Now, around Telesphoros, he chiseled words in Greek that came to him. In Memories, Dreams, Reflections they are translated as follows: “Time is a child — playing like a child — playing a board game — the kingdom of the child. This is Telesphoros, who roams through the dark regions of this cosmos and glows like a star out of the depths. He points the way to the gates of the sun and to the land of dreams.” The broken first sentence is a loose translation of one of the most mysterious and compelling fragments of the ancient Greek philosopher Heraclitus. Key words are open to rival translations. The word Jung renders as “time” is aion, and that is perhaps not a strong enough rendering. A recent translation of the line from Heraclitus offers this: “Lifetime is a child at play, moving pieces on a board. Kingship belongs to the child.”
I wonder whether Jung played with the idea, as he chiseled, that what Heraclitus was talking about was a secret law of manifestation, perhaps none other than what Jung dubbed synchronicity. Beyond logic, beyond causation as it is commonly understood, the play of forces outside time determines what happens within the human experience of time. Play is what we must be most serious about. Play in the spirit of the child, who plays without concern for consequences, because the play is the thing.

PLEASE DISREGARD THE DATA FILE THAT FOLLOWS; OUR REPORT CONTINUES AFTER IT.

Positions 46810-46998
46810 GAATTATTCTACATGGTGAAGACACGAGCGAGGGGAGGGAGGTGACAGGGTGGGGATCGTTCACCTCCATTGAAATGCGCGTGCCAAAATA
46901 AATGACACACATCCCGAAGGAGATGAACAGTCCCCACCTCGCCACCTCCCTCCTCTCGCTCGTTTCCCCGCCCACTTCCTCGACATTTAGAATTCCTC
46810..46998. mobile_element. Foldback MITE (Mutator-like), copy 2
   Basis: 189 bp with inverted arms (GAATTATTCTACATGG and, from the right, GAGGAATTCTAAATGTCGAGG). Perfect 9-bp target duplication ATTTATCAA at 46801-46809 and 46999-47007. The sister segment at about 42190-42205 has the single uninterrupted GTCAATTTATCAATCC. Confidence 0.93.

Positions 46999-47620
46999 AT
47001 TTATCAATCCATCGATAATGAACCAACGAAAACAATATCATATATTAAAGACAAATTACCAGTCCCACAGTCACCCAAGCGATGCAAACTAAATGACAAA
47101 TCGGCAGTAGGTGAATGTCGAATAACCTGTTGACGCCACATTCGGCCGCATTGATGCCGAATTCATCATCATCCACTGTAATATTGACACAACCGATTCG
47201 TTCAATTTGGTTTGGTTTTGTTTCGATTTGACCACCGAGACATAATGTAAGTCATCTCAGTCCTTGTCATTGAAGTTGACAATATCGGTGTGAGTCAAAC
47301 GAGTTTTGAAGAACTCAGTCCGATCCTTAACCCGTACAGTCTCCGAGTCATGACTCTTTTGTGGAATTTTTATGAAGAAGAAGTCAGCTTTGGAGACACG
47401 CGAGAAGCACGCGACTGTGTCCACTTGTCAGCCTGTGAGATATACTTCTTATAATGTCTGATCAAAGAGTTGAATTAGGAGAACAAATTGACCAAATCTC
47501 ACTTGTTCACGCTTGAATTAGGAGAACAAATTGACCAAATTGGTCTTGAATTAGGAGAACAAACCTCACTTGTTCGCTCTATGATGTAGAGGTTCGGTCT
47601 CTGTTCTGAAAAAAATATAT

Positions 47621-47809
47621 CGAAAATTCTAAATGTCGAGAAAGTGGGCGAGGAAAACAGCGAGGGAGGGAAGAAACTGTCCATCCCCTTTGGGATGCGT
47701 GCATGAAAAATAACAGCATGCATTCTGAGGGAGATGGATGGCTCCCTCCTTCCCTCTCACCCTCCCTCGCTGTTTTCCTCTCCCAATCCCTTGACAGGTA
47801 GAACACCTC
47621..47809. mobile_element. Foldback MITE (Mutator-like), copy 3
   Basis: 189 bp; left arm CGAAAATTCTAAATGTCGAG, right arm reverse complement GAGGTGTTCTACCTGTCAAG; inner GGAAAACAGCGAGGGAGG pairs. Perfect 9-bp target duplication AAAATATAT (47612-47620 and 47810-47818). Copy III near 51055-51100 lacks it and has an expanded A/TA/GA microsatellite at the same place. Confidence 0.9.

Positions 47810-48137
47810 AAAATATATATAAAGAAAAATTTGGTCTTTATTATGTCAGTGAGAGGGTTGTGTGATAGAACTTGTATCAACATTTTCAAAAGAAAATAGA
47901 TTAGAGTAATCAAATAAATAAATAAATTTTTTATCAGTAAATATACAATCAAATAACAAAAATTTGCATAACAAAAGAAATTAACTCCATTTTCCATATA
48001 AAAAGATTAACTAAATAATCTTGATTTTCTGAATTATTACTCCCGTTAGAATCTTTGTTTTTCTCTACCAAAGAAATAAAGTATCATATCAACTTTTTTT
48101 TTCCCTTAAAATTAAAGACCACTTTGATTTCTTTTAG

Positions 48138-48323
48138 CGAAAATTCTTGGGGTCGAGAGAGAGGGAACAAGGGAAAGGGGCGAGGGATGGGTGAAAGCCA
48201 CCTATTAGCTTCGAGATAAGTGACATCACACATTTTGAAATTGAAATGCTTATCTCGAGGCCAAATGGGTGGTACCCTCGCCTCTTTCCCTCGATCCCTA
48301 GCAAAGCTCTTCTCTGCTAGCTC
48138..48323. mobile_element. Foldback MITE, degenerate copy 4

So: “Synchronicity is a child at play, moving pieces on a board.” On our side of reality, we see the pieces move, but not the hand that moves them.
Jung once said that he could bear the thought of being reincarnated back into this world if he could have Bollingen again. Toward the end of his life, however, he knew for sure that there was a second Bollingen, ready for him on the other side. He dreamed that he saw the other Bollingen bathed in a glow of light. A voice told him that it was now completed and ready for him to move in. Far below its towers, he saw a mother wolverine in the water, teaching her kit to dive and swim.
Jung told this dream to two women, both analysts, who were close to him and had chosen to carry on his legacy. He was nearing eighty-five, his once robust health and energy were variable, and he had lost his “two wives,” Emma and Toni Wolff. Jung and his confidants understood that the dream of the other Bollingen was making him familiar with death, showing him that he had a beautiful place to go on the other side and preparing him to enter a new phase of learning that would include operating in a new element, like the wolverine’s child in the water. After the dream, Jung no longer felt the urgent need to return to Bollingen that had often gripped him. He stayed away for many weeks at a time before leaving for the other Bollingen nine months after the dream.
Synchronicity crackled around Jung’s death, as he had suggested that it often does around the great turns in a life cycle. The last time he was out for a leisurely drive, he was held up by three wedding convoys, sowing thoughts of “three weddings and a funeral” decades before the film. Half an hour before she received the news of his death, his acolyte Barbara Hannah found that her car battery was inexplicably dead. An hour after Jung’s death, lightning struck a tall poplar at the lakeside edge of his garden, stripping the bark and spreading it all over his lawn.
A few months before Jung’s death, Gerhard Adler watched him as he sat at his desk in the “chapel” at Bollingen, looking out over the lake “but clearly looking out very much further and deeper. He sat, completely unaware of my presence, intensely still and absolutely concentrated, utterly alone with himself and engrossed in his inner images — the picture of a sage completely absorbed in a world of his own.”